9 August 2001 Edition

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Duleek incinerator decision slammed

Two steps backwards for local democracy have been taken by Louth and Meath County council. On Tuesday, 31 July, the Meath County Manager gave planning permission to build an incinerator at Duleek, despite the thousands of letters and petitions, submissions and protests from local people saying they do not want an incinerator on their doorstep.

Meanwhile, in Louth, a letter went out last week from County Manager John Quinlivan, to all local authority representatives in the county. ``I wish to advise, (with reference to the North Eastern Regional Waste Management Plan 1999-2004) that I have today (27 July) made the Plan'', he wrote. The plan, which has been rejected by Louth county councillors, backs the controversial incineration option.

There have been months of argument and debate on Louth County Council, where one by one councillors came to recognise the opinion of the local people they represented that incineration was totally unacceptable. Finally, councillors threw the Regional Plan out.

It took a High Court case earlier this year, brought by Councillor Arthur Morgan, to insist that the Council Chairman and County Manager recognise the councillors' majority vote against incineration. Now the manager, an employee of the Minister for the Environment, Noel Dempsey, has ``made'' the plan, or imposed this plan over the heads of the democratically elected representatives of the people, who had rejected it.

``The minister and his appointee, John Quinlivan, between them, have undermined the very integrity of our council and its members, in this apparent ministerial endeavour to overturn a democratic vote of the council,'' says Sinn Féin councillor, Arthur Morgan, who along with many in the County has fought the government's plan for incineration.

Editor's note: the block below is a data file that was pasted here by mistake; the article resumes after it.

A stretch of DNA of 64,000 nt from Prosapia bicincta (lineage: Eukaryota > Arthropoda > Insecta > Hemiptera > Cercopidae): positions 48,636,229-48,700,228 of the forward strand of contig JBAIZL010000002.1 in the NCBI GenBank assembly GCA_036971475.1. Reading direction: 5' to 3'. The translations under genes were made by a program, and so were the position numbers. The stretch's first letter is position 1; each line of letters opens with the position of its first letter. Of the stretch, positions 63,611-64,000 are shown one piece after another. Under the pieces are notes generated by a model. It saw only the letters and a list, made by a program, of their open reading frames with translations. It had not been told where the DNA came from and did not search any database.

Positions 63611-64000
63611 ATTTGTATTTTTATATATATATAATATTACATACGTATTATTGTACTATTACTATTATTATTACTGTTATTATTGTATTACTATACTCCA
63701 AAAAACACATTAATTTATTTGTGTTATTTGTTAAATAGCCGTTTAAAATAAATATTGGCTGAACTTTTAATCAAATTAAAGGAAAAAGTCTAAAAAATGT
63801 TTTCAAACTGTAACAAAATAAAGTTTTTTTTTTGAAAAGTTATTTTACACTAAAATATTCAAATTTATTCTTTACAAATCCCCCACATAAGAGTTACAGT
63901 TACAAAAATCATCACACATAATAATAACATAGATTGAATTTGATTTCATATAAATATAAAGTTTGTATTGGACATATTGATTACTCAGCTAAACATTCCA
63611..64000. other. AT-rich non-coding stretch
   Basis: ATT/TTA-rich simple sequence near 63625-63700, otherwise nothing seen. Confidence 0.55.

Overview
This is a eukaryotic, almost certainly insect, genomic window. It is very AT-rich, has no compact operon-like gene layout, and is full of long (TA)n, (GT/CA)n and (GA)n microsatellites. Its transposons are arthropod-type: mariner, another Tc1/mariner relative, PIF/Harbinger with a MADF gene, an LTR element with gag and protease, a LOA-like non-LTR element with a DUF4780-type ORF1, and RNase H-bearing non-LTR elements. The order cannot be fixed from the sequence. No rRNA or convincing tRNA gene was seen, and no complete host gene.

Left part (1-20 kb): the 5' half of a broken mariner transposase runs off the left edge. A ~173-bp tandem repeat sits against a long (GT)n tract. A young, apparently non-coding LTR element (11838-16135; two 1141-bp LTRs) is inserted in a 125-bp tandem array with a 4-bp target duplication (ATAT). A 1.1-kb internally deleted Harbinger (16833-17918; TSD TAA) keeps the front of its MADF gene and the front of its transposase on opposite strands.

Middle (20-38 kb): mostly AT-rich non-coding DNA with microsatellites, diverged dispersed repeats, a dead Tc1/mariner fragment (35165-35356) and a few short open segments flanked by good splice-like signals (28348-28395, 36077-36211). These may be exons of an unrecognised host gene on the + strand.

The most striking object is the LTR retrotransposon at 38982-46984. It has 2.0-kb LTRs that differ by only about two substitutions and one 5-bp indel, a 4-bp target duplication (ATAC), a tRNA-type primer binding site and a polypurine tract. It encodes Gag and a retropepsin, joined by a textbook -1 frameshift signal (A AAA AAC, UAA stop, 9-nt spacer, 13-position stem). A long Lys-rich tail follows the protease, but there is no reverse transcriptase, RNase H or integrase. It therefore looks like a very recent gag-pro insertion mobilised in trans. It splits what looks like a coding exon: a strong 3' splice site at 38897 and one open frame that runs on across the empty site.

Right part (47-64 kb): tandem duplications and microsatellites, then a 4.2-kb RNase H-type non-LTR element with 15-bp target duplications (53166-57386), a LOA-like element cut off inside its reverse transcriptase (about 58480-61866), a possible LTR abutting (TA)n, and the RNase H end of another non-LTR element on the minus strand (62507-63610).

``I would urge people not to give up on the political process, just to give up on those councillors who are so tied to the apron strings of the minister and county managers that they did not dare to respect local opinion and turn down planning permission for Indaver,'' said Morgan.

``I am sure that they will not put one bucket of concrete, or lay one brick on this site. Government is for the people, by the people, with the people. We will accept nothing less. Democracy must be respected.''

Morgan's sentiments were echoed by Monaghan TD Caoimhghín Ó Caoláin, who said the decision was ``disturbing but not unexpected.

``Given the decision by th eminister to dump democracy with the passage of the mis-described Waste Management Bill, there can be little surprise that plans were already well advanced to cater for the demands of the pro-incinerator lobby. That the elected voices of the people of Louth had rejected such a proposal and had their decision affirmed in the High Court has counted for nought with this minister and government. The important amendments that I and my Sinn Féin colleagues in Monaghan County Council steered through the council debate on the regional plan have now also been dumped by this minister.'' Ó Caoiláin sai the government had ``willfully undermined our system of local government, handing the power to the city and county managers with no recourse to the council chamber''.

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